Expectations high for ‘Into the Woods’ adaptation

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Expectations high for ‘Into the Woods’ adaptation

NEW YORK - “Into the Woods, who knows what may be lurking on the journey?” goes a lyric from the beloved 1987 Stephen Sondheim musical. It also sums up the fears many ardent Sondheim fans had when they learned a movie version was coming.

Who knew, indeed, what dangers might be lurking on the journey from stage to screen? Would movie actors be up to the musical demands? Would a Disney film aimed at families be faithful to the original, including the decidedly darker themes that emerge in the second half?

Members of the star-studded cast say they were certainly aware of the expectations.

“People would say, ‘Oh, you’re doing ‘Into the Woods’?” says Chris Pine, who plays Prince Charming. “And then they’d get very quiet. And very serious. And then my heart would start to beat a bit faster.”

The musical wittily mashes up a number of fairy tales - “Jack and the Beanstalk,” ‘’Cinderella,” ‘’Little Red Riding Hood” and “Rapunzel” - and adds characters of its own, namely a baker and his wife (James Corden and Emily Blunt), who desperately want a baby but are cursed to be childless by a vengeful witch (Meryl Streep) with her own agenda.

Blunt’s part as the baker’s wife has brought her a Golden Globe nod, along with cast mate Streep. She says she found the project “challenging and daunting and intimidating.

“But at the same time, it’s material that you can delve into and explore in a very profound way,” Blunt says. “So it’s what you want as an actor.”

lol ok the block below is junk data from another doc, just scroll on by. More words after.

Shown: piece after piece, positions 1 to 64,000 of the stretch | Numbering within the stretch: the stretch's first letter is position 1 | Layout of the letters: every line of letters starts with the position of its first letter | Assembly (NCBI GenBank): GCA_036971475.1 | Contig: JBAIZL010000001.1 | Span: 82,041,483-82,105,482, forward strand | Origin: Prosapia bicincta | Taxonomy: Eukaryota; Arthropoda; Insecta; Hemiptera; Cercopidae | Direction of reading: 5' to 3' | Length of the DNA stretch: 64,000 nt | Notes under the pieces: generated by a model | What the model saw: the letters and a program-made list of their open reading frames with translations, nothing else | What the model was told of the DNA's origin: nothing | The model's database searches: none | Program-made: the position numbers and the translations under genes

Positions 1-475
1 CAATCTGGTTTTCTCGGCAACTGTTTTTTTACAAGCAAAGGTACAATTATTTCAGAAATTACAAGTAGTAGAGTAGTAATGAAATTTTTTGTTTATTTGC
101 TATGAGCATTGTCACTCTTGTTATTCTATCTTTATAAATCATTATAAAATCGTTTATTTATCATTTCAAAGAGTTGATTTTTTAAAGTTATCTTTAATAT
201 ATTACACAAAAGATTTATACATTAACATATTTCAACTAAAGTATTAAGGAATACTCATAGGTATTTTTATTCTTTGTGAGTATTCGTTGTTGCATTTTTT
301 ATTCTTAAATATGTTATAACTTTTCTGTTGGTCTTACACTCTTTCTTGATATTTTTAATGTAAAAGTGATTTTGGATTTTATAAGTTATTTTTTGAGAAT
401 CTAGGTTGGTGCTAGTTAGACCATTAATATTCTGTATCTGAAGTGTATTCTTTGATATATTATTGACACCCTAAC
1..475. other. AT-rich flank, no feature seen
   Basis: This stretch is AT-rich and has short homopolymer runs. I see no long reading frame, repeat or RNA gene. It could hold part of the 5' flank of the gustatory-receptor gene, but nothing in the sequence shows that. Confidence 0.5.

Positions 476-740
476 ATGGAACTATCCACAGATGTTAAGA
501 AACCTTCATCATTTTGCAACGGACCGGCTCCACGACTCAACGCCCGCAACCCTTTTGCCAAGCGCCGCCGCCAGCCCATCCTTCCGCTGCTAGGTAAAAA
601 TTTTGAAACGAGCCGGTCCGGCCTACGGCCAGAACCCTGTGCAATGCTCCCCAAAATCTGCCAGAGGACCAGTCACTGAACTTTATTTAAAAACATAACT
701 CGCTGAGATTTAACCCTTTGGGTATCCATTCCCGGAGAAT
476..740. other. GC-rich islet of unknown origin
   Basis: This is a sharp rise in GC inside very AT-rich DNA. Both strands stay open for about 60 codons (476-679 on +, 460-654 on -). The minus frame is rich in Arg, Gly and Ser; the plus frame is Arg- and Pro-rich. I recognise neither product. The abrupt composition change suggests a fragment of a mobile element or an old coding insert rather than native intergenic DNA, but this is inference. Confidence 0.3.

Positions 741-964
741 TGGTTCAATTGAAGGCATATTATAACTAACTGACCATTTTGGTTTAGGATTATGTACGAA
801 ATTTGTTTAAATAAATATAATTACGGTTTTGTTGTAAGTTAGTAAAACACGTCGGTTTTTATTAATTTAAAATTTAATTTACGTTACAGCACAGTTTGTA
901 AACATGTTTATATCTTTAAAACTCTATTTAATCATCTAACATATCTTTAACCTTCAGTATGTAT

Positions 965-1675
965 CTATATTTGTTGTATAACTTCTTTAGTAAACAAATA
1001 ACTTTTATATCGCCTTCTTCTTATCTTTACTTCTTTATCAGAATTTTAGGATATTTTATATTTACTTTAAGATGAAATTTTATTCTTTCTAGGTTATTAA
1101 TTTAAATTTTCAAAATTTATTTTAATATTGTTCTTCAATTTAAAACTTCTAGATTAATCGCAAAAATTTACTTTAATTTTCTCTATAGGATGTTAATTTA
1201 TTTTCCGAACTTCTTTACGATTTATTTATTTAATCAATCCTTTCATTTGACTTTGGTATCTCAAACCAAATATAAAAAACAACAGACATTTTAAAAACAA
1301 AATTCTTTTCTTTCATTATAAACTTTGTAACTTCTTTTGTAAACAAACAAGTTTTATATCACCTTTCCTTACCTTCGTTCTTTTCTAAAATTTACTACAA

Unlike Blunt, many of the actors chosen by director Rob Marshall had serious musical theater experience like Anna Kendrick (Cinderella), who was already singing on Broadway at age 12.

“This is one of those great shows where not only do you want to do it, you want to do every role,” says Kendrick. “I want to be Little Red, I want to be Jack, I want to play the baker, I want to play the witch, and that just shows you how compelling every single character is.”

Kendrick is not your typical fairy-tale Cinderella; she’s brainy and thoughtful and not exactly sure Prince Charming is all he’s cracked up to be. Even though he looks like, well, Chris Pine. “She’s very modern and sort of neurotic,” Kendrick says. “She rejects love that is just not good enough. It’s better than the situation she was in before, but she’s brave enough to say, no, I still deserve better.”

The movie was released on Wednesday in Korea.

AP

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